Culinary Terms ACulinary Terms A a 1

1.    A la carte: Each dish is ordered and priced individually.
2.    A la diable: The French way of saying “devilled”, or very hot or highly seasoned dish.
3.    #ALaFrancais : Dishes that are prepared in the French way.
4.    A la: French word meaning “in the style of.
5.    ABATS : Meat items such as offals (organ meat), heads, hearts, liver, kidneys, etc.
6.    #Abats : Butcher’s supplies such as heads, hearts, liver, kidney, etc.
7.    AGING: Improve the tenderness of meat
8.    AJINOMOTTO: A Chinese Salt
9.    AL DENTE: Italian term used to describe pasta that is cooked until it offers a slight resistance to the bite.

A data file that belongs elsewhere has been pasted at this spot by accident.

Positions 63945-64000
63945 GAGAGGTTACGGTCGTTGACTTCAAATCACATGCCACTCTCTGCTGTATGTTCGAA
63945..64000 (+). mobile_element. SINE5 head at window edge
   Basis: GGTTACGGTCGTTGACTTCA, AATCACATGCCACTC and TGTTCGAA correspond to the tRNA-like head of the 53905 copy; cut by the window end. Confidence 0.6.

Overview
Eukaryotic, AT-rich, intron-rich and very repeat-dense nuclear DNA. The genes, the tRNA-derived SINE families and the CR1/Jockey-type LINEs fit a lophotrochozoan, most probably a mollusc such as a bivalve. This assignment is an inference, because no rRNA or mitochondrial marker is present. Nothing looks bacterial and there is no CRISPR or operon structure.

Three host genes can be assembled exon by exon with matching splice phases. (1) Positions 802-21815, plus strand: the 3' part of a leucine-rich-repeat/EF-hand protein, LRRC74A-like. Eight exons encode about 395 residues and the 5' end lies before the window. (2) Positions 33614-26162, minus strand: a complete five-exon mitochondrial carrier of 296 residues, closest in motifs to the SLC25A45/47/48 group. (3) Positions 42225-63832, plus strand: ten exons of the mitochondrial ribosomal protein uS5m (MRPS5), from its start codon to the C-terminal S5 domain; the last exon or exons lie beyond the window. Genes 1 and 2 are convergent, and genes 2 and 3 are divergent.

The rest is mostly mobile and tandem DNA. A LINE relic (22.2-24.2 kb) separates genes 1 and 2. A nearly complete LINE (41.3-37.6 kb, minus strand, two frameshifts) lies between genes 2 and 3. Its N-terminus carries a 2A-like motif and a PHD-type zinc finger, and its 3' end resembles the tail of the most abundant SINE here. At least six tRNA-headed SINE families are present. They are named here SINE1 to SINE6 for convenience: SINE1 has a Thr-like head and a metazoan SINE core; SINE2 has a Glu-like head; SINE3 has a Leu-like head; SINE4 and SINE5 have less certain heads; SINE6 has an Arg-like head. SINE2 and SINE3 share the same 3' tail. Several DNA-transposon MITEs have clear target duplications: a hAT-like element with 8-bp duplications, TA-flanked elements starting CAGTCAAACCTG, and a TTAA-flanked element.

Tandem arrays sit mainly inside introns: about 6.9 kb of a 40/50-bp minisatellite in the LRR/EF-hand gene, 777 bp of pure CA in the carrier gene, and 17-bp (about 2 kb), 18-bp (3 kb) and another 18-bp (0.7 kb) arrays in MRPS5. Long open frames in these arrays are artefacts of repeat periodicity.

10.    #AMCHUR : Unripe Mango dried
11.    Appetizer: The first course of the meal or a drink such as sherry, cocktail etc.
12.    Aspic: A transparent savoury jelly, generally made of seasoned meat stock. It is to garnish meat or fish. or to make moulds of meat, fish or game.
13.    #ASPIC : Clear meat or poultry jelly.
14.    Au bleu : Applied to fish cooked in fish stock with wine added
15.    Au four : Baked in the oven.
16.    AU FOUR: Baked in the oven.
17.    Au gras :  Rich. applied to dishes with meat in a rich gravy.
18.    Au gratin: Any dish covered with sauce, breadcrumbs or cheese and afterwards gratinated.
19.    AU JUS: Served with natural juices or gravy.
20.    Au natural: Simply-cooked food. or food served raw. such as oysters.

Agar–Agar – A white, semi–translucent, tasteless and odourless veg geletine .